– this can be a particularly difficult virus to spot because it can keep on changing its appearance. It is usually when the program decrypts that antivirus software can spot it.

Executable files (.exe file)

– is any file that can be directly executed by the computer system. This type of file is the usual target for computer viruses.


File viruses (file infecting viruses)

– a virus that can either replace a file or that attaches itself onto a file. The most common file to be attacked would be those with the extension .exe.


– this is used to keep a system secure, and it works by controlling the network traffic that comes in and out of the computer. A firewall can be created using software or hardware.



– this is a type of program that does not fall into the category of malware, but it can still be a nuisance when downloaded onto a computer.



– this can refer to any individual who tries to exploit weaknesses in a computer system. The individual may be doing this for fun or to cause mischief, but in many instances the motive will be to make a profit illegally.


– a weakness that a hacker can exploit to gain entry into a system.


– the file that the virus has managed to compromise.



– the activities of a virus once it has gained access to a system.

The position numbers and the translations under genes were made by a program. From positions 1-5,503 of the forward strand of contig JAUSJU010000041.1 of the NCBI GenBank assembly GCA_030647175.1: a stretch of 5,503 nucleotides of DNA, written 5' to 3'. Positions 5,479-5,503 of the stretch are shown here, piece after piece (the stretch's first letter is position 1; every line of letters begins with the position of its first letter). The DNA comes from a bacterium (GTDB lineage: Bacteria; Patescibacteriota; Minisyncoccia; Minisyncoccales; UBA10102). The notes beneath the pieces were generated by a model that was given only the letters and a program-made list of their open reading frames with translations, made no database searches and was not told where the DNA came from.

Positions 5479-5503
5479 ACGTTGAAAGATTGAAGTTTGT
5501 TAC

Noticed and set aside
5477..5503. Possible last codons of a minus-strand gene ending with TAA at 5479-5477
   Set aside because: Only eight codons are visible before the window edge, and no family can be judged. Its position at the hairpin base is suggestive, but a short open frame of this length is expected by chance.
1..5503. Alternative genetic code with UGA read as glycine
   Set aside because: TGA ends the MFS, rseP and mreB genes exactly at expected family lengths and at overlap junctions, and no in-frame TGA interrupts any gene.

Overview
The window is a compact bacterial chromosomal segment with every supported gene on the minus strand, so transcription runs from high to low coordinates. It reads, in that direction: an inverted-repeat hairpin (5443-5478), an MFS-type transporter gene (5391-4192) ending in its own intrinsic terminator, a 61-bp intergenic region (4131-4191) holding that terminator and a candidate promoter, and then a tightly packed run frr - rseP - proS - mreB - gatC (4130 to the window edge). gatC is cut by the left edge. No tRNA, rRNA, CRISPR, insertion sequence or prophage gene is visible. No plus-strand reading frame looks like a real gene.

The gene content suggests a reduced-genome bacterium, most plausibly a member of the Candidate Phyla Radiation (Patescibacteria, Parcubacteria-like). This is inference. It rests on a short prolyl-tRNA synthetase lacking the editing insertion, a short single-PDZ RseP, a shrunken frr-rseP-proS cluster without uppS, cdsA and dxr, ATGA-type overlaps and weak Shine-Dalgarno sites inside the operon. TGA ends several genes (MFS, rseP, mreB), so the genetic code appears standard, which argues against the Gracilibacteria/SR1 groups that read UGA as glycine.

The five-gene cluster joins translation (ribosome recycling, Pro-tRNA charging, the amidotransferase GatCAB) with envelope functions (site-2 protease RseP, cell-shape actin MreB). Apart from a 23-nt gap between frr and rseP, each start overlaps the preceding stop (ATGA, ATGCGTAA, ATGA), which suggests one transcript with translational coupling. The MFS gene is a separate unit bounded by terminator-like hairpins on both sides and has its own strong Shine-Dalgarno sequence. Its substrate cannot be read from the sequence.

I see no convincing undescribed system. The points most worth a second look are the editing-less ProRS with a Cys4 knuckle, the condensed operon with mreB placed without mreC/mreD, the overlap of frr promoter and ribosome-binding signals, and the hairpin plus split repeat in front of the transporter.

In the wild

– this is malware that has managed to begin infecting computers.



– this is a type of malware that can record the keystrokes that people are making on their computer. It can mean that criminals are able to get hold of passwords and other sensitive information.


Logic bomb

– this refers to a type of Trojan virus that waits patiently in the system until certain conditions are met. It will not cause any harm until it is triggered.


Macro virus

– is able to infect a program such as Microsoft Word. Every time this program is opened, it will trigger the virus. This type of virus is usually spread via email.

Mail bomb

– this is an email that contains so much data that is causes the system to crash.

Malicious code

– can be any code that is used to cause mischief on a computer system.


– refers to any type of malicious software.

Memory resident virus